Limits...
The Supply Chain's Role in Improving Animal Welfare.

Harvey D, Hubbard C - Animals (Basel) (2013)

Bottom Line: Supply chains are already incorporating citizen/consumer demands for improved animal welfare, especially through product differentiation and the associated segmentation of markets.This citizen-consumer gap has significant consequences on the supply chain, although there is limited literature on the capacity and willingness of supply chains to deliver what the consumer wants and is willing to pay for.This paper outlines an economic analysis of supply chain delivery of improved standards for farm animal welfare in the EU and illustrates the possible consequences of improving animal welfare standards for the supply chain using a prototype belief network analysis.

View Article: PubMed Central - PubMed

Affiliation: School of Agriculture, Food and Rural Development, and Centre for Rural Economy, Newcastle University, Newcastle upon Tyne, NE1 7RU, UK. david.harvey@ncl.ac.uk.

ABSTRACT
Supply chains are already incorporating citizen/consumer demands for improved animal welfare, especially through product differentiation and the associated segmentation of markets. Nonetheless, the ability of the chain to deliver high(er) levels and standards of animal welfare is subject to two critical conditions: (a) the innovative and adaptive capacity of the chain to respond to society's demands; (b) the extent to which consumers actually purchase animal-friendly products. Despite a substantial literature reporting estimates of willingness to pay (WTP) for animal welfare, there is a belief that in practice people vote for substantially more and better animal welfare as citizens than they are willing to pay for as consumers. This citizen-consumer gap has significant consequences on the supply chain, although there is limited literature on the capacity and willingness of supply chains to deliver what the consumer wants and is willing to pay for. This paper outlines an economic analysis of supply chain delivery of improved standards for farm animal welfare in the EU and illustrates the possible consequences of improving animal welfare standards for the supply chain using a prototype belief network analysis.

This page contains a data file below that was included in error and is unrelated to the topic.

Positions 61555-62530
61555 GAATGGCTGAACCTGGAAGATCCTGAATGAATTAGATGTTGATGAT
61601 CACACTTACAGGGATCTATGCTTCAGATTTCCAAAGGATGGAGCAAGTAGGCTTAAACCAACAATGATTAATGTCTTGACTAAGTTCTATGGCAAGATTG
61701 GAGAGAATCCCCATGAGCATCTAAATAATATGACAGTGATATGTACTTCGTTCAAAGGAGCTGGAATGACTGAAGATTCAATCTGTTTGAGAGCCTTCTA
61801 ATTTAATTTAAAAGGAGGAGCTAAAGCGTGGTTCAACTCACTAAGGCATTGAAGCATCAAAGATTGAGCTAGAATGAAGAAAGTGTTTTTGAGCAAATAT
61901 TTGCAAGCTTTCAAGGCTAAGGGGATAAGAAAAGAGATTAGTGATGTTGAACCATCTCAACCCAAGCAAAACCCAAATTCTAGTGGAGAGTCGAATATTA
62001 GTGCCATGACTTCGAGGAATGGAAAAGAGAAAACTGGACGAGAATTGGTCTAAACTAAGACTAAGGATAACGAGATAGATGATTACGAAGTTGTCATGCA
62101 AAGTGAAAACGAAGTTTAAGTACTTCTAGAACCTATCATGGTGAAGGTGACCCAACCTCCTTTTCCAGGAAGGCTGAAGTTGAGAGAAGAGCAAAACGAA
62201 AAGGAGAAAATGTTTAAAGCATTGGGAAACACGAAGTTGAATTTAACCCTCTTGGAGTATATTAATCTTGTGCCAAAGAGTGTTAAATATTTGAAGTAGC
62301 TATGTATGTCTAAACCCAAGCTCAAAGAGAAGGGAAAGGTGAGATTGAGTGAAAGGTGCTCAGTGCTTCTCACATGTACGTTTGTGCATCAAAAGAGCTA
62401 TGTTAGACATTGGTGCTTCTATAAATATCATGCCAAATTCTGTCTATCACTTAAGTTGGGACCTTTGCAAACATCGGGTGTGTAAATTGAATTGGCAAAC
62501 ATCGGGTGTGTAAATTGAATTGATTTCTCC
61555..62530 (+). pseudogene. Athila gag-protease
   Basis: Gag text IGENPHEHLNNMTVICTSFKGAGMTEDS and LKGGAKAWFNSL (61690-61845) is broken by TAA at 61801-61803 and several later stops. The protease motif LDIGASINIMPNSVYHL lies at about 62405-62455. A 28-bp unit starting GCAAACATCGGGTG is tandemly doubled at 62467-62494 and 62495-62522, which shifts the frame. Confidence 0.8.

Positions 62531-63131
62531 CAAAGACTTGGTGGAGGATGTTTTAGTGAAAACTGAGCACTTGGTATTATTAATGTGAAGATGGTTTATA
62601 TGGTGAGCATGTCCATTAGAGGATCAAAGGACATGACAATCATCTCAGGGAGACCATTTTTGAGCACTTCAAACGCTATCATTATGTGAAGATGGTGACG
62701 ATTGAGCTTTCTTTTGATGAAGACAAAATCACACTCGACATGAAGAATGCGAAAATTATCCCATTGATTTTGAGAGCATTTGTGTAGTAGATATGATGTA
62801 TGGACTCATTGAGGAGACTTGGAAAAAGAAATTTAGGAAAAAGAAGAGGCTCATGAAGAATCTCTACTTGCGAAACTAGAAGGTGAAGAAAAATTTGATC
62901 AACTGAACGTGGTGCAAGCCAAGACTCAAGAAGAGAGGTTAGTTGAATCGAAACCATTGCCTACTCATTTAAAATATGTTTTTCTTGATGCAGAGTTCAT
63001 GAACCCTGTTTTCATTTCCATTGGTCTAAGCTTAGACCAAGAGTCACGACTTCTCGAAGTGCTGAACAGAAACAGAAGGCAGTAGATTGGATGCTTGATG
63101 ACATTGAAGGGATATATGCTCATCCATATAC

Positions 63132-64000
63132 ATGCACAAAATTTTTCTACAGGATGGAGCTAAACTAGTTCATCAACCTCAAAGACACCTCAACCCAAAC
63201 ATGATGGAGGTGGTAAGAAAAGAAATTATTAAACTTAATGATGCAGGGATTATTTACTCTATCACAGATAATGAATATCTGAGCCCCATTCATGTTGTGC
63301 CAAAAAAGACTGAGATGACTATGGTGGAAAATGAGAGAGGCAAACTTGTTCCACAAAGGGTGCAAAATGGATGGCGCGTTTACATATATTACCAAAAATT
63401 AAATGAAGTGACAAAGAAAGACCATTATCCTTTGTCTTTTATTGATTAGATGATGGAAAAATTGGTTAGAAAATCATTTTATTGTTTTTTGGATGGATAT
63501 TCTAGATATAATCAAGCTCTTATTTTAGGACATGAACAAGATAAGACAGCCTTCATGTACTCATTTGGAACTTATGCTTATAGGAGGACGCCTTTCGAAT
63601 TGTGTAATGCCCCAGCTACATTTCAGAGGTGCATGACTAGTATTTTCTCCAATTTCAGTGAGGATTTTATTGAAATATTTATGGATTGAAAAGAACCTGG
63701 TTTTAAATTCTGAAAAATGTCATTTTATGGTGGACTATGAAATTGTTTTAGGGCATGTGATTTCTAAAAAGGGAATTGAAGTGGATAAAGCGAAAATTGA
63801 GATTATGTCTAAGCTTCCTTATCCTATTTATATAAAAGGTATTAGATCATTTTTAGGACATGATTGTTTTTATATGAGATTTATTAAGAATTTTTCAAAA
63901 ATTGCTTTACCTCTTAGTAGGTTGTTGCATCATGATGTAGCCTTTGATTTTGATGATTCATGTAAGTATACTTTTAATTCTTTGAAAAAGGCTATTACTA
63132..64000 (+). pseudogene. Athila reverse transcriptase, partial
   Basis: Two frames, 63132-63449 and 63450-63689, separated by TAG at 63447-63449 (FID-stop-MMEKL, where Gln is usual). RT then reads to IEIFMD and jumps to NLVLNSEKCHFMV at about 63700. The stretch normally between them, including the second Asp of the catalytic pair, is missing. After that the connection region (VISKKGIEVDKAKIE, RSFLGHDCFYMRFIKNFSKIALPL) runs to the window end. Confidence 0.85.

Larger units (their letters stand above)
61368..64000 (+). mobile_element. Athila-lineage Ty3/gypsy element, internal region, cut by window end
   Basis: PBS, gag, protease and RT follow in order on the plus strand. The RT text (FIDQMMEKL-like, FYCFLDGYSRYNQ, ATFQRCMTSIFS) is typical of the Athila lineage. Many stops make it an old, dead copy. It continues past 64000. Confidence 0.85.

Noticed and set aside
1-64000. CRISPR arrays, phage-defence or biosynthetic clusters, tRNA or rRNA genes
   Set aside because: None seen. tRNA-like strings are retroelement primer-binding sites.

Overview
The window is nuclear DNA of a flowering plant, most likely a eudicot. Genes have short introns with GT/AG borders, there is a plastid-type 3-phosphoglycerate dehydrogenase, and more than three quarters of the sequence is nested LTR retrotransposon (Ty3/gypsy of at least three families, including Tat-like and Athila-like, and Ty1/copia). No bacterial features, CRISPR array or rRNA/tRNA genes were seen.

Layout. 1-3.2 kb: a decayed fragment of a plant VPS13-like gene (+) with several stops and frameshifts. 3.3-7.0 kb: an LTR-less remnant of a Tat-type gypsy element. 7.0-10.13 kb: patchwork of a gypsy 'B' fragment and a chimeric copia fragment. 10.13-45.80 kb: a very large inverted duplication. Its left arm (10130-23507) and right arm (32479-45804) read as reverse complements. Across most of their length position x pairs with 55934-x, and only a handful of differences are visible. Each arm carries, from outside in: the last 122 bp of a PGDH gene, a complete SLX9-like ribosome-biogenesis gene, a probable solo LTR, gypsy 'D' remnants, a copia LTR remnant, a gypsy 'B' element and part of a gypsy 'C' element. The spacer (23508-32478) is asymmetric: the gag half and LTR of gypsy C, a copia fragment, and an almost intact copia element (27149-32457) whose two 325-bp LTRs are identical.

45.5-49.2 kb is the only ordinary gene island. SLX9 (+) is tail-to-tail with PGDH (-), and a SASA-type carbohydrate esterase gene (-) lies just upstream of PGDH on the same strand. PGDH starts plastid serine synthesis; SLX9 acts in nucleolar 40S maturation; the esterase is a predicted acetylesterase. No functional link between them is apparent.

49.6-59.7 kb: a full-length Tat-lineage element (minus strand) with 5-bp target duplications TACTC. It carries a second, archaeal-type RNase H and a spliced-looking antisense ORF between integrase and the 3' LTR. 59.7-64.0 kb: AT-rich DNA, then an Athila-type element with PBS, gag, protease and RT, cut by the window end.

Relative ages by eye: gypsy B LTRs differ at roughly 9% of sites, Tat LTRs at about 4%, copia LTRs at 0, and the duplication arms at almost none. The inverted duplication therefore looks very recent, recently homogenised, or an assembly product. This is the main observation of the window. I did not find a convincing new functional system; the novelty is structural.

No MeSH data available.


Related in: MedlinePlus

Belief Network consequences of improved supply chain capacity.
© Copyright Policy - open-access
Related In: Results  -  Collection

License
getmorefigures.php?uid=PMC4494447&req=5

animals-03-00767-f007: Belief Network consequences of improved supply chain capacity.

Mentions: However, as Figure 7 illustrates, the belief that the objectives are in conflict is also apparent in this network. Figure 7 shows the consequences of improving supply chain capacity, according to the beliefs of our respondents and given this structure of causality. Improving supply chain capacity from 54.7% strong to 100% strong reduces animal welfare from 20.8% to 11% good, while improving competitiveness from 54.7% to 81.8%. This belief pattern apparently reflects the ‘vicious circle’ of animal welfare referred to in the introduction—that increased competition tends to harm animals as businesses strive to make money—rather than the ‘virtuous circle’ where more intelligent businesses pay attention to both actual and potential consumer and citizen demands, as well as more able producers learning that improved animal welfare can also be more productive, or at least no less productive.